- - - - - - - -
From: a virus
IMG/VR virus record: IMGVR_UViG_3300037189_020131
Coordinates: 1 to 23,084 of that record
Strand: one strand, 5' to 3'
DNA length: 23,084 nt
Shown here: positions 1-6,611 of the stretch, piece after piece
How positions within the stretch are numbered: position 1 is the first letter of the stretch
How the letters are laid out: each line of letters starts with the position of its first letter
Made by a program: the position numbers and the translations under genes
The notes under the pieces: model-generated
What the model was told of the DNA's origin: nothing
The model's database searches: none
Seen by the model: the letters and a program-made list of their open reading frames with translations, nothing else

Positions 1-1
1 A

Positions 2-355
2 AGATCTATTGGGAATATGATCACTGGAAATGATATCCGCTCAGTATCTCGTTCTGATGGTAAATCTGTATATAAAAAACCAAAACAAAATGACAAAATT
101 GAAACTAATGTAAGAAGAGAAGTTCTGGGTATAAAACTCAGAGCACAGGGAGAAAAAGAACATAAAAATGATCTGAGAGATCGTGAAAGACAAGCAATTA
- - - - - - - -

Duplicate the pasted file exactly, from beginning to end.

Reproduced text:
From: a virus
IMG/VR virus record: IMGVR_UViG_3300037189_020131
Coordinates: 1 to 23,084 of that record
Strand: one strand, 5' to 3'
DNA length: 23,084 nt
Shown here: positions 1-6,611 of the stretch, piece after piece
How positions within the stretch are numbered: position 1 is the first letter of the stretch
How the letters are laid out: each line of letters starts with the position of its first letter
Made by a program: the position numbers and the translations under genes
The notes under the pieces: model-generated
What the model was told of the DNA's origin: nothing
The model's database searches: none
Seen by the model: the letters and a program-made list of their open reading frames with translations, nothing else

Positions 1-1
1 A

Positions 2-355
2 AGATCTATTGGGAATATGATCACTGGAAATGATATCCGCTCAGTATCTCGTTCTGATGGTAAATCTGTATATAAAAAACCAAAACAAAATGACAAAATT
101 GAAACTAATGTAAGAAGAGAAGTTCTGGGTATAAAACTCAGAGCACAGGGAGAAAAAGAACATAAAAATGATCTGAGAGATCGTGAAAGACAAGCAATTA